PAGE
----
- Use a straw to bypass your tastebuds.
Tips for managing changes
- Bland – add seasonings such as fresh herbs, lemon, ginger, garlic, soy sauce, honey, chilli, Worcestershire sauce, pickles and marinades.
- Overpowering – choose foods that do not have strong flavours. Avoid using spices such as chilli, fizzy drinks, mints or chewing gum.
- Too salty – avoid adding salt to your cooking and try lower salt alternatives such as mozzarella, cream or ricotta cheese. Use roast meats in sandwiches instead of ham or salami. Add a small amount of sugar or honey to food.
- Too sweet – try plain breakfast cereals with less added sugar, such as porridge or bran flakes. Avoid dried fruit, honey or other sweeteners. Add salt or lemon juice.
- Too bitter or metallic – avoid foods that taste bitter or metallic. Nibble on moist fruit, suck boiled sweets or have small sips of flavoured drinks (ginger flavours may be helpful).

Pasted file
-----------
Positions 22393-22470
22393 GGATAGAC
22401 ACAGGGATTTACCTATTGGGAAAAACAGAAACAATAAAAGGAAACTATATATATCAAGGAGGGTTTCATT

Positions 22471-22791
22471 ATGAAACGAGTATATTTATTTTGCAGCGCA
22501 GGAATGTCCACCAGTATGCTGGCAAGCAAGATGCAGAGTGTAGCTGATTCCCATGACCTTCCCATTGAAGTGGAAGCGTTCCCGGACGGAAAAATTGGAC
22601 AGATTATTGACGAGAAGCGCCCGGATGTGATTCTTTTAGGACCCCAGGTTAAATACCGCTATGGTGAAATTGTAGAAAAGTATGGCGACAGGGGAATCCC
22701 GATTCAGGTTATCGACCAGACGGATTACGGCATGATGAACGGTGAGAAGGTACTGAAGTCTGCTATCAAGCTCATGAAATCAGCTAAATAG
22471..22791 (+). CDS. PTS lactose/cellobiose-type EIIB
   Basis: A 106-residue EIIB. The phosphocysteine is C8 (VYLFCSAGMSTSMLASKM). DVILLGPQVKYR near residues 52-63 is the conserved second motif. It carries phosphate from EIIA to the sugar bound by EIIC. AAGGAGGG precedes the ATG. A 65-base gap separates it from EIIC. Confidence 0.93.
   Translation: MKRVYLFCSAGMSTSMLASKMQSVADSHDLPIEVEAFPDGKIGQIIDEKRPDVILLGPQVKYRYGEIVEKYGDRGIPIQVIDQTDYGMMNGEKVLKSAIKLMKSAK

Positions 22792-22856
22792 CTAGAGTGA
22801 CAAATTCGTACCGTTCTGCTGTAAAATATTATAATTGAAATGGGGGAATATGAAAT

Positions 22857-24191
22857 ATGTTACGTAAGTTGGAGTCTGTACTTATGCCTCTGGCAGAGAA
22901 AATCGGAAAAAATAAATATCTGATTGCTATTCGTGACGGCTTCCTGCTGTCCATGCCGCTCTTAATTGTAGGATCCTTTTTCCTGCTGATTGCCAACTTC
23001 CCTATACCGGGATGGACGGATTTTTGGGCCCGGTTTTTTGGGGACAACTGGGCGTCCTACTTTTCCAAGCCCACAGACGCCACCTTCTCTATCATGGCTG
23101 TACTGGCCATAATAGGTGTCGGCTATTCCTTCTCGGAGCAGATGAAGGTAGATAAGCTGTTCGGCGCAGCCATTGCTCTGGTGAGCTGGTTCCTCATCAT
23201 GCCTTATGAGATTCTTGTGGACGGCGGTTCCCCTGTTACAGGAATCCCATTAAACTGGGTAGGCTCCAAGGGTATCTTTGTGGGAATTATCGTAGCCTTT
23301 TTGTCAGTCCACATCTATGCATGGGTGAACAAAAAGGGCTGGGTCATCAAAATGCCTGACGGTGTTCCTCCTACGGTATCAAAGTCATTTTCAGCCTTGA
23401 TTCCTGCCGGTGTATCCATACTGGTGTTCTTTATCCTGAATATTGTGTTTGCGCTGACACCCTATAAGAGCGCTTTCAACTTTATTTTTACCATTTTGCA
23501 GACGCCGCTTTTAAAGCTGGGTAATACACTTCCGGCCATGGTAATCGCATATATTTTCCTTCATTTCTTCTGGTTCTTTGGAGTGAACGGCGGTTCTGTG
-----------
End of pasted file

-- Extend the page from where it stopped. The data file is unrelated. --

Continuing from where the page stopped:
- Increased sensitivity – stay out of the kitchen when food is being prepared. Ask friends and family to cook for you or buy nutritious prepared meals if possible. Choose bland, cold or room-temperature foods. Use exhaust fans, cover pots with lids or cook outdoors. Avoid strong-smelling foods or ingredients such as garlic and onion.
- Negative connection with treatment – avoid your favourite foods just before or during treatment.
- Nausea – speak with your treatment team who can suggest ways to help.
- Bad taste in your mouth due to smell – rinse away the taste by drinking water or block your nose to minimise the smell.
- Increased sensitivity – avoid chilli, peppermints, fizzy drinks and spicy food.
- Less sensitivity – add spices to your food and increase the amount of seasoning such as honey, ginger and pickles.